On January 7, 1997, at 0834, an Airbus Industries A300B4-605R, N50051, operated by American Airlines as Flight 2009, encountered turbulence while operating over the Atlantic Ocean. One flight attendant received serious injuries, 3 flight attendants received minor injuries, and 2 passengers received minor injuries. The remaining 252 passengers, and 5 crewmembers were not injured. The airplane received minor damage. Visual meteorological conditions prevailed and the flight which was operated under 14 CFR Part 121, had departed Philadelphia, Pennsylvania at 0800, and was destined for San Juan, Puerto Rico. Use your browsers 'back' function to return to synopsisReturn to Query Page
Flight 2009 was cruising at FL330 (33,000 feet), about 30 miles south of Champs intersection, when it encountered the turbulence. The seatbelt sign was illuminated
The injured flight attendants were working in the forward and aft galleys, in preparation for cabin service. Both passengers were seated in the rear of the airplane and had their seatbelts unfastened at the time of the turbulence.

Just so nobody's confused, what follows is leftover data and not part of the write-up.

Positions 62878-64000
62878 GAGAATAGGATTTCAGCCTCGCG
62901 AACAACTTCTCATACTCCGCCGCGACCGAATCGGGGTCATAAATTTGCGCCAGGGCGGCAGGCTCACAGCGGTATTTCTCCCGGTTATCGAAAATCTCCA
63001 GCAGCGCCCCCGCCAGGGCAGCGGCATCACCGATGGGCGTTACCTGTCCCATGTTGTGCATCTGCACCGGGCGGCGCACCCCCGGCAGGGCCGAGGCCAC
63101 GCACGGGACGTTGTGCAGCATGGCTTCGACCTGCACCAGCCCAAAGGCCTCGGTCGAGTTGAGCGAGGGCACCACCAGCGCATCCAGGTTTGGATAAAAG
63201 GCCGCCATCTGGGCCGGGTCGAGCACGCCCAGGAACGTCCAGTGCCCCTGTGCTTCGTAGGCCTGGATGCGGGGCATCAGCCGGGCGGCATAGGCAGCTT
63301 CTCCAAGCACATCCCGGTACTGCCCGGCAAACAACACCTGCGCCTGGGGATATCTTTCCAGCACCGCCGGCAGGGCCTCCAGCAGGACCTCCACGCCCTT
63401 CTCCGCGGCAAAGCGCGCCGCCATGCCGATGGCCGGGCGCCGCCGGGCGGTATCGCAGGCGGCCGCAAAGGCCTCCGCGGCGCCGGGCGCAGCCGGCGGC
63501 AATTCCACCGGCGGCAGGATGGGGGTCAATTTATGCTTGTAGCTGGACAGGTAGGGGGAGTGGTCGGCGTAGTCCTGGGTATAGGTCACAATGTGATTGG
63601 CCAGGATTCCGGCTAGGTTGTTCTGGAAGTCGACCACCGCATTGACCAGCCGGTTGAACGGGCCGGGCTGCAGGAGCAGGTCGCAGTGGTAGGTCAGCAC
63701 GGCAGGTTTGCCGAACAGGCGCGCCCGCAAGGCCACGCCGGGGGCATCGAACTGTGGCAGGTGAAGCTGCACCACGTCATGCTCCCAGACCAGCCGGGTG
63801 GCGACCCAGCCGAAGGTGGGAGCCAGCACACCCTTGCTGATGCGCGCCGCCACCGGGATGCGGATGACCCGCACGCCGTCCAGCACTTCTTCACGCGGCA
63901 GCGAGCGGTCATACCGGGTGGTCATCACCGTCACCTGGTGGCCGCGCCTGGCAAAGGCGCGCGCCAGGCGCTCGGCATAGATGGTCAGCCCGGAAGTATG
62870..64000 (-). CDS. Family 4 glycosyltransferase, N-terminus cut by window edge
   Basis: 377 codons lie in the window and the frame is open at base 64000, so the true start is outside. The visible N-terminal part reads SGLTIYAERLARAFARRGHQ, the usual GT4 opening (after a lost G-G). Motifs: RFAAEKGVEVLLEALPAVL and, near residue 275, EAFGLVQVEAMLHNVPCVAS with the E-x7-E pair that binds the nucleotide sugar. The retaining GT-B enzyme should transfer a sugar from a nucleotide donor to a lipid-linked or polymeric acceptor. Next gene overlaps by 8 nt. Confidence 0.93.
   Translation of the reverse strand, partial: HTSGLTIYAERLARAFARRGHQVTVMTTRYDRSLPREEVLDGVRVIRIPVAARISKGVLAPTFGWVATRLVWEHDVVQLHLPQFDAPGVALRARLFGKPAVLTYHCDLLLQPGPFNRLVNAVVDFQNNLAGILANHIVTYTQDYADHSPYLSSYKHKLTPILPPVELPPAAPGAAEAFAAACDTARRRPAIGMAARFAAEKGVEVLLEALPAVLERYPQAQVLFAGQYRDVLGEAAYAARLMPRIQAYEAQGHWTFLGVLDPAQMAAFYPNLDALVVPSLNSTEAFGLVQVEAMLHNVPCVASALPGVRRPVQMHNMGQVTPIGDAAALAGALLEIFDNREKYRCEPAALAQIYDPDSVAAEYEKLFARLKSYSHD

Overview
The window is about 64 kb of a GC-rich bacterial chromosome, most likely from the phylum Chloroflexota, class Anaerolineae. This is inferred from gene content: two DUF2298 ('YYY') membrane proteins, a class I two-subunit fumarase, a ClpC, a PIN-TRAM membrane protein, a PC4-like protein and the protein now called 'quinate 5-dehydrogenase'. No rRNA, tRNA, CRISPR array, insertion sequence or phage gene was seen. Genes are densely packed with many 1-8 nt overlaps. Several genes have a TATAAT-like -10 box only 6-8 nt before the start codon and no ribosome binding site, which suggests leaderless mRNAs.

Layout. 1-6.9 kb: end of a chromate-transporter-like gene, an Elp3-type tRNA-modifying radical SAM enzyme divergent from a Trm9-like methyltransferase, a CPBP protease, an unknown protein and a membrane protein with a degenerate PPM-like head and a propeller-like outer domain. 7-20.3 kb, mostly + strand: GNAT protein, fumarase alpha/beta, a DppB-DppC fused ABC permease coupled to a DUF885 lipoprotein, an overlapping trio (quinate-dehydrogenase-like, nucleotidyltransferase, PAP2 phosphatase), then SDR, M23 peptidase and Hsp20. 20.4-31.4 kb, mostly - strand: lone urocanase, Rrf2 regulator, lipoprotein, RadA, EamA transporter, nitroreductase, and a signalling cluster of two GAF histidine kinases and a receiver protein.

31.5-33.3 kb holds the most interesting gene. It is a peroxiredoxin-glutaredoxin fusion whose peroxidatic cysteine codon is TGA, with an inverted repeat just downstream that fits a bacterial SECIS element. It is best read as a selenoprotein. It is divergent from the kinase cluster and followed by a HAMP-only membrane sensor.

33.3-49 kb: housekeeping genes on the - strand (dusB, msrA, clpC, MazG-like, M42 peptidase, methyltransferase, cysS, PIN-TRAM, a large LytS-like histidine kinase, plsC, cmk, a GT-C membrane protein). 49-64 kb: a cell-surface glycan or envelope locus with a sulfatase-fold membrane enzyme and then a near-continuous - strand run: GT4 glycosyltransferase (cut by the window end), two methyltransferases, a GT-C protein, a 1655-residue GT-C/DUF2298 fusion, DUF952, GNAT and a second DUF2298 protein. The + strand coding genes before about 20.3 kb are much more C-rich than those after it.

A cart in the aft galley was thrown into the air and contacted the overhead ceiling.
The captain was notified of the injuries and elected to divert to John F. Kennedy Airport, Jamaica, New York, where an uneventful landing was made. The airplane then taxied to the gate where the passengers were deplaned through the jetway.
One passenger and the two flight attendants who were working in the aft galley were taken to local hospitals where they were treated and released. One flight attendant was found to have a fractured ankle.
There were no SIGMETS in effect for turbulence.
A readout of the flight data recorder revealed that the flight had encountered two pulses which were separated by 8 seconds. Each pulse had a maximum value of +1.6 Gs, and minimum value of +0.25 Gs, as measured on the vertical axis of the airplane.